Monday, July 29, 2019
Nicholas Reid reflects in essay form on general matters and ideas related to literature, history, popular culture and the arts, or just life in general. You are free to agree or disagree with him.
DISNEYFICATION OF NATURE
I’ll try to be brief, because I have a simple point to make.
One of the most lamentable features of our current culture is the Disneyfication of Nature. I am referring to the way the animal kingdom is depicted, for children, in exclusively sentimental and human terms, ignoring the realities of what Tennyson accurately called “Nature red in tooth and claw”.
Anthropomorphising animals is as old as human story-telling and has informed many great works of literature and art, from Aesop's fables to Chaucer's Chaunticleer to Orwell's Animal Farm to Art Spiegelman’s Maus. In oral story telling, on the printed page and in cartoons this was acceptable, because these media never pretended to be realistic. Besides, it was always understood that “animal fables” were really comments on human behaviour, not on wildlife.The fox who said "Sour grapes" when he couldn't reach them? That's us. The animals whose farmyard utopia turned into a totalitarian nightmare? That's us.
It was understandable that little children thought of nature in terms of bunny-rabbits trespassing in Mr MacGregor’s garden, wise bears and she-wolves nurturing Mowgli, baby Bambi avoiding forest fires and so forth. This was healthy as story-telling for small children.
The downside was that at least some children never modified their views of nature, even when they had grown to be adults.
Think, in New Zealand, of the emperor penguin dubbed “Happy Feet” (after a character in a cartoon, of course). Washed ashore half-starving in 2011, thousands of miles from its Antarctic home, it was cared for by specialists at Wellington Zoo, fed well and restored to a healthy state. And then, with much fanfare, it was released back into the ocean with a tracking device attached to it.
There was nothing reprehensible in all this, of course, and those who attempt to help suffering animals are much to be praised.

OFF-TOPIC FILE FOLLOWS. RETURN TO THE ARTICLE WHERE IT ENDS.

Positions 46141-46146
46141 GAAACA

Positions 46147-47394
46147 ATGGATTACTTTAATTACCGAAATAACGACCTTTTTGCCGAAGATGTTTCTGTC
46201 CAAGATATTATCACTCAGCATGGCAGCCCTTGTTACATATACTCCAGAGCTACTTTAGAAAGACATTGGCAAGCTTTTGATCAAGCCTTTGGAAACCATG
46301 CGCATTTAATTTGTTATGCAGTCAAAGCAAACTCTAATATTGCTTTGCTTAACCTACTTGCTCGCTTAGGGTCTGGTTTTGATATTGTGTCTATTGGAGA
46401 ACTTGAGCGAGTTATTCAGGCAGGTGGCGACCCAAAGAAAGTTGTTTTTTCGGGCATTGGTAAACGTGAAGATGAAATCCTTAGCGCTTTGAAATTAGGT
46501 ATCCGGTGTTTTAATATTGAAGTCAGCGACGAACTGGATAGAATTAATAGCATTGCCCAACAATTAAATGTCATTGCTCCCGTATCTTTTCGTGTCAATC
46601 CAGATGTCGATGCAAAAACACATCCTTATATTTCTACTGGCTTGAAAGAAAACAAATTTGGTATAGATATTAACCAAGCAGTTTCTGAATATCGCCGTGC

But what was bizarre, to the point of stupidity, was the reaction when “Happy Feet’s” tracking device went dead after a couple of days, obviously because some bigger creature in the oceans – probably a shark – had made a meal of it. Oh the grief! As if grown people were not aware that predation is built into nature, big sea creatures eat smaller sea creatures, sharks eat penguins and of course penguins eat fish (just as we do).
I wouldn’t make an issue of this if only little children lamented, but some editorials reacted as if this banality of nature were a tragedy.
I find myself wondering if such sentimentality doesn’t arise from the way most of us now are quarantined from the realities of nature. After all, the great majority of us human beings are now housed in cities, far even from the realities of farm life, let alone wild nature.
I am not suggesting that small children be deprived of their pleasant daydreams; but I am saying that at some point, a more realistic view of nature has to be instilled. I suppose a good diet of the better wildife programmes (David Attenborough et al.), served to older children and teenagers, would make an excellent antidote to the Disney view of nature.
I have my dander up about this because, in the age of CGI, we are now being assailed with apparently “realistic” images of animal life which present the cartoon daydream.
Latest offender is the Disney CGI remake of The Lion King.
The lions look like real lions, the lion cub looks like a real lion cub, the assembled monkeys and zebras look like real monkeys and zebras etc. etc. And so children are further encouraged to see this as all being true to nature.
So allow me to make a few obvious statements about the real communal life of lions.
Little baby lions are not held up by wise old primates to be proclaimed as heirs to the pride before a throng of all the animals. Reality: when the alpha male lion is getting too old, two younger lions will challenge him, harrass him and chase him away (so that he becomes a solitary "rogue male" - and fair game to all other lions who wish to kill him). They will then fight each other to see who becomes the new alpha male of the pride. The first action of the new alpha male is to KILL ALL THE CUBS (to which the lionesses do not object - in fact they are by this stage all on heat and ready to mate with the new alpha male).
Why does the new alpha male do this?
Because nature / evolution has arranged it so that the alpha male is not wasting his time helping to raise the product of another male's DNA. Or, to put it another way, so that the pride does not get too inbred (remember, alpha male will readily mate with his own mother and / or daughter). Of course none of this reality can be suitably conveyed to children; but quarantined in cartoon form (as in the first version of The Lion King), the fantasy-version is acceptable. Transferred to CGI, however, it becomes deception - a pretence that an American-devised fantasy is reality. (Incidentally the story is NOT a traditional African folktale, but there are persistent and credible rumours that much of it was plagiarised from a Japanese cartoon series.)
In reality, if a variety of the animals gathered to honour the new heir to the "lion king", half of them would at once be pounced upon and devoured by all the carnivores present. And in reality, the fate of the little lion cub would be to be summarily killed by the new male leader of the pride – unless its father managed to stay in charge for a few more mating seasons.